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COVID-19

Competition for indoor exercise sector heats up as cold weather approaches

Erika Beras Sep 9, 2020
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A Peloton stationary bike sits on display at one of the fitness company's studios. Scott Heins/Getty Images
COVID-19

Competition for indoor exercise sector heats up as cold weather approaches

Erika Beras Sep 9, 2020
Heard on:
A Peloton stationary bike sits on display at one of the fitness company's studios. Scott Heins/Getty Images
HTML EMBED:
COPY

Peloton, the exercise company, is dropping the price on its original bike to under $2,000. It’s also launching a more expensive bike, checking in at nearly $2,500. The company reports earnings Thursday.

Before the pandemic, Peloton’s pricey interconnected exercise equipment appealed to a certain demographic. Then came stay-at-home orders.

Peloton sales grew and grew, and now according to Landon Luxembourg, an analyst with Third Bridge, Peloton is essentially saying, “we’ve already captured the people that we were able to capture during the pandemic. Now let’s expand our base even more. And one way to do this is to provide a lower price piece of hardware.”

Peloton also offers subscriptions for exercise streaming classes, but now lots of gyms and studios have live online classes as well.  

Walter Thompson is the former president of the American College of Sports Medicine. He said the competition is heating up as the pandemic heads into the fall.

And these sports-tech companies may realize that Americans are thinking, “I know it’s going to be cold. I’m not going to want to go outside so I need an alternative,” added Thompson.

For those customers, Peloton and other companies may be betting that interconnected exercise equipment is that alternative.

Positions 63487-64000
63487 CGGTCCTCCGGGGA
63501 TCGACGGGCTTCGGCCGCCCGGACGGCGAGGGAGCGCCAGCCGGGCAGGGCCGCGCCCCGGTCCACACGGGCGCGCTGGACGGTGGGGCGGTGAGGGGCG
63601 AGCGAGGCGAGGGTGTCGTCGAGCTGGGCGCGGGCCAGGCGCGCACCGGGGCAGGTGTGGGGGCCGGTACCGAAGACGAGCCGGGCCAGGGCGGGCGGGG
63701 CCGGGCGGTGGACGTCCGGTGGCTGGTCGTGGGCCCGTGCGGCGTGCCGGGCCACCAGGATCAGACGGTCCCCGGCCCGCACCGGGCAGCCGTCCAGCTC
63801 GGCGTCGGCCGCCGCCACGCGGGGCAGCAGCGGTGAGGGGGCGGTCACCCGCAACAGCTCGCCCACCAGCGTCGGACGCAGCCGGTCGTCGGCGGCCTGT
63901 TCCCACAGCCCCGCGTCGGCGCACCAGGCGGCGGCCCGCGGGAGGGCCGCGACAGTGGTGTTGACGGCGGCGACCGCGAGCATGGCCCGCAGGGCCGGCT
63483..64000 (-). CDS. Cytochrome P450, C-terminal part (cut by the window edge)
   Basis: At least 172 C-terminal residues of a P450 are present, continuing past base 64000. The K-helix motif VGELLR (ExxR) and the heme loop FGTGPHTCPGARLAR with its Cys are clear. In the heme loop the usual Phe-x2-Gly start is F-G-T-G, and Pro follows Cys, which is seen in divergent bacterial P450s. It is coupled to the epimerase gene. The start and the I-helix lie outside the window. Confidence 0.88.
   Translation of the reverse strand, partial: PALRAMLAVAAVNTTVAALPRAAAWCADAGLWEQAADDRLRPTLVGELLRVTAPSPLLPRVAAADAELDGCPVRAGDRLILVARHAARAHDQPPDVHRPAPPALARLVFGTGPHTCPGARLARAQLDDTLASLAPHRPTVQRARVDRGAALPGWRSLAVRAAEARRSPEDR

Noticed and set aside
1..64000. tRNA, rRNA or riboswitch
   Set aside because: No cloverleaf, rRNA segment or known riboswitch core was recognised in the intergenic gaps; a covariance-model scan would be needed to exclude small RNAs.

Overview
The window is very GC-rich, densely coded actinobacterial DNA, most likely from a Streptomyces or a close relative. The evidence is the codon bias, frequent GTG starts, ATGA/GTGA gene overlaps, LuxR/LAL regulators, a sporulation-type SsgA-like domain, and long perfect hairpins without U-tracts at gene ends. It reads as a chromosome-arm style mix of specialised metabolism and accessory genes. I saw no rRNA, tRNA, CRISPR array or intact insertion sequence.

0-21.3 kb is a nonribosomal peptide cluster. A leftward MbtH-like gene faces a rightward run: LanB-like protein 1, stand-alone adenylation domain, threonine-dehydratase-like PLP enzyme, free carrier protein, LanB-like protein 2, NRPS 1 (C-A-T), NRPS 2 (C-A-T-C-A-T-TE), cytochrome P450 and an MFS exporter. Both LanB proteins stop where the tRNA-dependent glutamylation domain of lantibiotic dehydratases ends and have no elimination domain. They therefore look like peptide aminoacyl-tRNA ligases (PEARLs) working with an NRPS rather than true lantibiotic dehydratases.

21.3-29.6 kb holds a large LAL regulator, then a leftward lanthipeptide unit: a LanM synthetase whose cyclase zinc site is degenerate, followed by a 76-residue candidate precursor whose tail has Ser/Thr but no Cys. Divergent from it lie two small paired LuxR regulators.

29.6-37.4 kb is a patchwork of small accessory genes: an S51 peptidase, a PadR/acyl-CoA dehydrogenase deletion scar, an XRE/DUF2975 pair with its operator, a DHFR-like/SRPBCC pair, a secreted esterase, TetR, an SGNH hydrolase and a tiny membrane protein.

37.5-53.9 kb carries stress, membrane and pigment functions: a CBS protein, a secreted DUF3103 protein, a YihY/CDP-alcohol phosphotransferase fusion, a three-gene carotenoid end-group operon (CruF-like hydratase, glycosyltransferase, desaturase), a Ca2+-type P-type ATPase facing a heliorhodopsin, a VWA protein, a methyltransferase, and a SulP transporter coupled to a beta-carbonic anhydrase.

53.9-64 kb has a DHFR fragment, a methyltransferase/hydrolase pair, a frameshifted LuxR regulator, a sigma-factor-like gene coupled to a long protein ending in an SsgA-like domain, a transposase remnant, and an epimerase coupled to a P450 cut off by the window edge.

COVID-19 Economy FAQs

So what’s up with “Zoom fatigue”?

It’s a real thing. The science backs it up — there’s new research from Stanford University. So why is it that the technology can be so draining? Jeremy Bailenson with Stanford’s Virtual Human Interaction Lab puts it this way: “It’s like being in an elevator where everyone in the elevator stopped and looked right at us for the entire elevator ride at close-up.” Bailenson said turning off self-view and shrinking down the video window can make interactions feel more natural and less emotionally taxing.

How are Americans spending their money these days?

Economists are predicting that pent-up demand for certain goods and services is going to burst out all over as more people get vaccinated. A lot of people had to drastically change their spending in the pandemic because they lost jobs or had their hours cut. But at the same time, most consumers “are still feeling secure or optimistic about their finances,” according to Candace Corlett, president of WSL Strategic Retail, which regularly surveys shoppers. A lot of people enjoy browsing in stores, especially after months of forced online shopping. And another area expecting a post-pandemic boost: travel.

What happened to all of the hazard pay essential workers were getting at the beginning of the pandemic?

Almost a year ago, when the pandemic began, essential workers were hailed as heroes. Back then, many companies gave hazard pay, an extra $2 or so per hour, for coming in to work. That quietly went away for most of them last summer. Without federal action, it’s mostly been up to local governments to create programs and mandates. They’ve helped compensate front-line workers, but they haven’t been perfect. “The solutions are small. They’re piecemeal,” said Molly Kinder at the Brookings Institution’s Metropolitan Policy Program. “You’re seeing these innovative pop-ups because we have failed overall to do something systematically.”

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